The small biotechnical company Obseva is not a representative of the local industry; However, last week's announcement is archetypal for the Swiss companies listed. The observatory announced that an important study for the fertility drug nolasiban, which needed approval, had failed. Obseva shares lost up to 50% as a result.
The local biotechnology industry likes to call itself dynamic – it shows no signs of it on the Swiss stock market. Although the number of companies, the number of employees and the amount of investment have been steadily increasing over the years, several listed companies usually have a tragedy. The Nasdaq Biotech Index – a global industry barometer – has been moving aside for the past 18 months, but for many local companies, it has seemed bleak during this period: Basile, Cosmo and Santhera shares have sold about 40% of their market value Polyphor papers have even lost nearly 80 %.
Negative déja vu
Biotechnology investors had an Obsession report. For example, in May, Polypho discontinued the recruitment of patients to develop antibiotics to treat pneumonia they acquired at the hospital due to side effects. In July, Polyphor completed its studies. For example, Santhera: A small biotech company has long relied on Raxone, a treatment for Duchenne muscular dystrophy, a hereditary disease that results in muscular atrophy. However, the European Medicines Agency rejected the request for authorization in late 2017 and early 2018 due to insufficient information. The US regulator also required another study for approval. Santhera had to switch from bridges to loan and sell licenses.
At Cosmo Pharmaceuticals, the 2018 U.S. Admissions Committee identified gaps in regulations for the company’s most important product. The company responded by diverting to the areas of medtech, oncology and direct online sales. Nearly a decade ago, a major setback in Basilea, which was indeed caused by an approval partner but not yet ironed out.
Given these developments, it begs the question of whether Swiss companies lack the knowledge to effectively conduct clinical trials and market approval – and whether they are headed by the wrong executives: Drug development requires different skills than obtaining market approval and becoming commercially successful. Bob Pooler of analytics firm Valuationlab does not see any fundamental problem: "Companies like Basile, Cosmo and Santher have proven with certain applications that they have the ability to bring drugs through approval." Cassiopea and Molecular Partners also had the third and final phase of clinical trials successfully completed.
Pooler also does not believe that Swiss companies misjudged the requirements of the US regulator. But many medications are rare treatments for diseases with limited data, which increases the risk. In addition, product access and policies have changed, resulting in delays.
A small field
Sales by the sale of Actelion, the industry has lost its leading role, with smaller, more promising companies often taking over companies looking to fill their pipeline. "The Swiss biotechnology industry has already become quite small. This means that if two or three companies have to deal with major shortcomings, that affects the overall picture," says Paul Verbraeken of Research Partners. Failures are part of the usual biotech business, there are always delays, and some drugs have never been marketed.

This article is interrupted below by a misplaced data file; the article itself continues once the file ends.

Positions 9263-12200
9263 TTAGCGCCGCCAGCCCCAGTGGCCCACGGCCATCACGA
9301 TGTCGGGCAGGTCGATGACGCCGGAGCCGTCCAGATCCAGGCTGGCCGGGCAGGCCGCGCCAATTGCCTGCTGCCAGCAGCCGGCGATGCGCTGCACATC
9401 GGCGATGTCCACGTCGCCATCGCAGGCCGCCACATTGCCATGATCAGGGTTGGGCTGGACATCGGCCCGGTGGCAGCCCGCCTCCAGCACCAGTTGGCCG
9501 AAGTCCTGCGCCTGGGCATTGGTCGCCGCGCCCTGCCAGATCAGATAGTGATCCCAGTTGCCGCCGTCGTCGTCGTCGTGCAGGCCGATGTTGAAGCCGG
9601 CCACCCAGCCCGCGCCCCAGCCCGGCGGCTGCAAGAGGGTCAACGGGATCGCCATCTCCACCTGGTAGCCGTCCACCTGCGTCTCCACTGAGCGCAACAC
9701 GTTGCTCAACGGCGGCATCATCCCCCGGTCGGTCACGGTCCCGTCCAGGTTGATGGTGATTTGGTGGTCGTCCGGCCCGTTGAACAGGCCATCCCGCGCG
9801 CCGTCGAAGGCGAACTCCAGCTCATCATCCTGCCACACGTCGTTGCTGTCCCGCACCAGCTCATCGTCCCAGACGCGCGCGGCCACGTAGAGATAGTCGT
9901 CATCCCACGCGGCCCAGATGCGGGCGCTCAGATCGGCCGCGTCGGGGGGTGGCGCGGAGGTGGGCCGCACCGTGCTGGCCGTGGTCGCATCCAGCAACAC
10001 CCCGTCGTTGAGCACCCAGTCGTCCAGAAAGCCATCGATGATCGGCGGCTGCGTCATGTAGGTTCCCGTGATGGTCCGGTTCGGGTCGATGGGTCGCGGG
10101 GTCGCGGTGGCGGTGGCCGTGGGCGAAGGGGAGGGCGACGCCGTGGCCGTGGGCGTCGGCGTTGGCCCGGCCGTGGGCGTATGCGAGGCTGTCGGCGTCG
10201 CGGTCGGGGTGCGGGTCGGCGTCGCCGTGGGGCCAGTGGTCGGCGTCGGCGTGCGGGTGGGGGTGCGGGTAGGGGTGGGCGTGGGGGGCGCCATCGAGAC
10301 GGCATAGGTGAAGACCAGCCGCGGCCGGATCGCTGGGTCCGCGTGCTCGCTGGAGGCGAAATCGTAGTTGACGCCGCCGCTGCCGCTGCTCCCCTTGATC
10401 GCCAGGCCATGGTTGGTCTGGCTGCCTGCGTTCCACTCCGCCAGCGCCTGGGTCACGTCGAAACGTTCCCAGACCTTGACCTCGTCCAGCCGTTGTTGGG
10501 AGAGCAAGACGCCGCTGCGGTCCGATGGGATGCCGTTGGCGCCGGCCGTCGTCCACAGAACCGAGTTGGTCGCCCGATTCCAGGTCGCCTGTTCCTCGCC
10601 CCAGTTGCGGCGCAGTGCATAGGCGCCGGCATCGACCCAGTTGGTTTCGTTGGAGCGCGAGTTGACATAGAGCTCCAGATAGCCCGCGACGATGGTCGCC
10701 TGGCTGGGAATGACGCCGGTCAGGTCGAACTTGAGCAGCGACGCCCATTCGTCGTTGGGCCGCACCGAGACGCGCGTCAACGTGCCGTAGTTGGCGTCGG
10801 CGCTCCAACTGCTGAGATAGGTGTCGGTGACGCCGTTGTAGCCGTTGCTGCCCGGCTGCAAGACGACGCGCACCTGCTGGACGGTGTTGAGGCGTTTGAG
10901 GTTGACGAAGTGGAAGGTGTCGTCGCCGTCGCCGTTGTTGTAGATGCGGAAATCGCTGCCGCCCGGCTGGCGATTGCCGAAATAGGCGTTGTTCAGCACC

Is the decline in biotechnology stocks a consequence of the lack of attention on the Swiss stock market? Talking to local biotech executives, a Nasdaq technology exchange would rate their company higher. "Most of them probably would," Pooler says. Investors' appetite for risk is higher in the US market and investors can better appreciate the value of the pipeline. US investors, on the other hand, are less "obsessed" with breaking and less worried about capital cuts. Nasdaq has been successfully marketed to European companies. In addition to Shield Therapeutics, Geneuro, AC Immune and Crispr Therapeutics, several Swiss biotech companies have been listed exclusively by Nasdaq in recent years. Santhera and Cosmo are looking for another list in the US.
Verbraeken cites two reasons for poor performance. One was that American politics became aware of the price of drugs. Given that the US is a very important market, lower prices can lower its margin, which negatively affects the industry as a whole. Second, investors were looking for dividend stocks because Biotech is out of the question. Pooler attributed the disappointing stock performance to a lack of transparency, to short-term local risk-averse investors and to some major shareholders who downplayed their stakes.
But as companies have prospered and investors have not noticed, there must be some attractive investment opportunities in the sector. Verbraeken like Basilee shares and Molecular Partners. Basilea has already successfully developed medicines and brought in revenue. The company also has three oncology projects. Molecular Partner titles are a bit more risky, as goodwill depends on 85% of an individual product not yet approved. The chances of this product being approved in mid-2020 would be good. Pooler sees the two companies at a turning point for the better – he believes the same from Santher, Newron, Cosmo and Cassiope.
For the average investor, direct biotech investments are laborious and too risky. Here the stocks of investment firms are offered as promising alternatives. For example, HBM Healthcare and BB Biotech have clearly outperformed the industry and the overall market in recent years. However, these Swiss investment vehicles are mainly engaged in foreign companies and partly in non-listed companies.